Carrhae


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Carrhae

(kâr`ē), Roman name for the ancient Mesopotamian city of HaranHaran
or Harran
, ancient city of Mesopotamia, now in SE Asian Turkey, 24 mi (39 km) SE of Şanlıurfa. It was an important center on the trade route from Nineveh to Carchemish and the seat of the Assyrian moon god.
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. The name Carrhae is best known because of the battle of Carrhae in 53 B.C. M. Licinius Crassus (see CrassusCrassus
, ancient Roman family, of the plebeian Licinian gens. It produced men who achieved great note in the 2d cent. and 1st cent. B.C.

One of the well-known members was Lucius Licinius Crassus, d. 91 B.C., a noted orator and lawyer (much admired by Cicero).
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, family) was defeated by the Parthians, who by their archery routed the Roman force.

Carrhae

 

an ancient city in northwestern Mesopotamia (themodern city of Harran in Turkey), near which a battle occurredon May 9, 53 b.c., between the Roman forces of M. Crassus(more than 40, 000 men) and the Parthian troops of Sureñas. TheParthian superiority in cavalry resulted in the rout of the Romanadvance guard and the disorderly retreat of the Romans towardCarrhae. On May 10, Crassus was killed during negotiations andthe remnants of the demoralized Roman army (12, 000–14, 000)withdrew beyond the Euphrates River.

References in periodicals archive ?
Some military setbacks over the centuries --Teutoburg Forest, Arausio, and Carrhae, for example--may have been more costly in terms of lives lost, but none had so decimated Roman military leadership.
But this assurance did not last long, and in 54 BC the Roman general Crassus invaded Mesopotamia and heavy defeat was incurred at the Battle Carrhae.
Finally, in striving for a slightly more realistic representation of the Roman world, the game Rome: Total war attempts to bring the warfare of the Roman Empire vividly to life, allowing players not only to recreate specific historical battles like those at Carrhae and the Teutoburg Forest, but to play a 'campaign' mode as well that offers the chance to rule the entire Roman world.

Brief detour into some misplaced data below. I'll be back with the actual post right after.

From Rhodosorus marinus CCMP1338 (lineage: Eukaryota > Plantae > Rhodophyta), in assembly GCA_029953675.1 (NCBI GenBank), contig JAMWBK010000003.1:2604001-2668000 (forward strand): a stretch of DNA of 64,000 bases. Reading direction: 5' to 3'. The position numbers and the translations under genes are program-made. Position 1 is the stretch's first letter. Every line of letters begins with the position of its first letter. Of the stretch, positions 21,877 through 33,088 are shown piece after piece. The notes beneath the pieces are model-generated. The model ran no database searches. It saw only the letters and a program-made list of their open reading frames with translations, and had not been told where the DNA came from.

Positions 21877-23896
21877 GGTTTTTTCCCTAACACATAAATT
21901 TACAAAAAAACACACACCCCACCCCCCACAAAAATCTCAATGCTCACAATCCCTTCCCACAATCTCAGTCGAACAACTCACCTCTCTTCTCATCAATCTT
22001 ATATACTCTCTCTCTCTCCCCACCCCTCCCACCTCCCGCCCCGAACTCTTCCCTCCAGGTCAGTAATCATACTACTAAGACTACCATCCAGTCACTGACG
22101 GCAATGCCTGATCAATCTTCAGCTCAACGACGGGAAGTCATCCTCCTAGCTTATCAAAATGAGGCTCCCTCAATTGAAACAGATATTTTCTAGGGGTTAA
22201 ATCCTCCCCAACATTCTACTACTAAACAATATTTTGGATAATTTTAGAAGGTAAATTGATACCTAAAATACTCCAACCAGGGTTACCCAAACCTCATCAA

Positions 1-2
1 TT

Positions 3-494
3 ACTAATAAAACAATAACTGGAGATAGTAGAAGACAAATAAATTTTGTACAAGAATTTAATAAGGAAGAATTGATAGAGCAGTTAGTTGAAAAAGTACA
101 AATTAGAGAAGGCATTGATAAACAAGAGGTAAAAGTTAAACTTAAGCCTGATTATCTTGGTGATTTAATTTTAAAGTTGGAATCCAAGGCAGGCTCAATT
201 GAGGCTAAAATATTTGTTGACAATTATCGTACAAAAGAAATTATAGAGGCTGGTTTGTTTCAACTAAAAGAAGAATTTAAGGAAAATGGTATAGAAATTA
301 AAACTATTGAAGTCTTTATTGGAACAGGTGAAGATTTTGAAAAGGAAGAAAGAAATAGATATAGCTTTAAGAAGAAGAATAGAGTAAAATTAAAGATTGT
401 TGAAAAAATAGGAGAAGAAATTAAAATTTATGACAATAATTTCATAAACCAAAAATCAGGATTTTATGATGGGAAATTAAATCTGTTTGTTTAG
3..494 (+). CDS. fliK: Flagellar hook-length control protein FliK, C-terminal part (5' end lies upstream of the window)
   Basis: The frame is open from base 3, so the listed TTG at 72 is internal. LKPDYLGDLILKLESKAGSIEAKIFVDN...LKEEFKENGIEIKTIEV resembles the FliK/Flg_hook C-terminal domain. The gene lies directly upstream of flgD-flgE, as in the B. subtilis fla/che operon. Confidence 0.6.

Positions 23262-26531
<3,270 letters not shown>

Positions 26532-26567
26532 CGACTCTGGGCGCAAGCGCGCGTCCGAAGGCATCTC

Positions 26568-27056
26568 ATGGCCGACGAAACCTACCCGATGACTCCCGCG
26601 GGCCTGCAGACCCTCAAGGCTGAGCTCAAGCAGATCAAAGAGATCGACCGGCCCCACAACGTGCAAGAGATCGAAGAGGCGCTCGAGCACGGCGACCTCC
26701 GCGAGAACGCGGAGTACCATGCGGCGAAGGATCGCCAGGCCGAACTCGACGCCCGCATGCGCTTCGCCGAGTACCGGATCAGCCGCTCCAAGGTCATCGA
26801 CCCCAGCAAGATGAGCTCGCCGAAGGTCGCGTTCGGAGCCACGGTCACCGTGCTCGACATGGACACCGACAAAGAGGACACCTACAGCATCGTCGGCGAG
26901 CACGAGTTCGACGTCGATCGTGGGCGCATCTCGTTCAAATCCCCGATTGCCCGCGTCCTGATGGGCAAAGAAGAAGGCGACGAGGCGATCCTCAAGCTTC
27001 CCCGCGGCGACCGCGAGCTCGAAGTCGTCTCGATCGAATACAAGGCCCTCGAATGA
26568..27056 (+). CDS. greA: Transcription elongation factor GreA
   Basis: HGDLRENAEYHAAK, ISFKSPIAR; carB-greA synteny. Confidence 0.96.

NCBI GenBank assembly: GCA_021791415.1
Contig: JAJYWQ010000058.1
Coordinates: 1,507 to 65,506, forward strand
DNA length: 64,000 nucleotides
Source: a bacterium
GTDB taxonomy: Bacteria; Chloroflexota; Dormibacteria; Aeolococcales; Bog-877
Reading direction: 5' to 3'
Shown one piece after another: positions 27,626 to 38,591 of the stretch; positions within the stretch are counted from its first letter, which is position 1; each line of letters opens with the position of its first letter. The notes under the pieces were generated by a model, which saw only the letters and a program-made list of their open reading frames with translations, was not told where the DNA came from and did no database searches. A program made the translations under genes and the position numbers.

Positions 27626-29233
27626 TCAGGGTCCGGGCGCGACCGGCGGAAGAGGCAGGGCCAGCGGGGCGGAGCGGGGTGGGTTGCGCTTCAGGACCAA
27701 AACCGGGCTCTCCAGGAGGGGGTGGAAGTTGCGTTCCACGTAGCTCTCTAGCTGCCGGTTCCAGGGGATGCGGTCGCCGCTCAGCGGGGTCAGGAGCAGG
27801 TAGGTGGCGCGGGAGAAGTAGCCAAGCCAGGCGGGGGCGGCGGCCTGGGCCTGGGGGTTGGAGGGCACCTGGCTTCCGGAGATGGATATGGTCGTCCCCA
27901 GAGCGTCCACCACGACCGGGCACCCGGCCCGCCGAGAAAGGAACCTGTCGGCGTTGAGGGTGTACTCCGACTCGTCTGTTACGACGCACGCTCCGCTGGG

His legions were defeated at the Battle of Carrhae in modern-day Turkey, where his son was beheaded.
his Milesiaka) is perhaps also of interest here: After the battle of Carrhae, a copy of Aristeides' Milesian Tales was found in the luggage of a defeated Roman, a fact which amused the victorious Parthian officer immensely, since he saw the naughty text as a proof for the weakness of the Romans and their just defeat.
In the Battle of Carrhae, or Harran, in 53 BCE, an army of 35,000 legionaries under Crassus was annihilated by 10,000 Parthian horse archers.
His death at the battle of Carrhae led to civil wars between Caesar and Pompey.
After the defeat of Crasus at Carrhae (54 BC), all Roman Republican leaders and Emperors (Traian, Hadrian, Septimius Severus, Caracalla, Macrinus, Severus Alexander) confronted with Great Parthian Kings as Chosroes I (107-130 AD), Vologese II (130-148 AD), Vologeses IV (191-208 AD), Vologese V (209-222 AD), Artaban V (222-226 AD) (6).
It may be understandable that the poet would pass over Iranian defeats, like Marathon and Salamis, but he equally passes over the Parthian victory at the Battle of Carrhae in 53 BCE, in which the legions of the Roman general Crassus were decimated, and the equally stunning Roman defeat in 260 CE when the Sasanid ruler Shapur I captured the emperor Valerian.
Sarmatians' war tactics and bravery in battles, such as the battles of Carrhae and Nisbis, contributed to the many Parthian and Sassanian victories over the Roman armies.
What followed--unlike the later disastrous retreats in the Western collective memory, such as Romans slaughtered after Crassus's disaster at Carrhae or Napoleon's apocalyptic flight from Czarist Russia--was a gallant nine-month trek over some 1,500 miles northward to the Black Sea, and then west along its shore to European Byzantium.
1), (3) but lost a decisive battle at Carrhae, in which both he and his son forfeited their lives.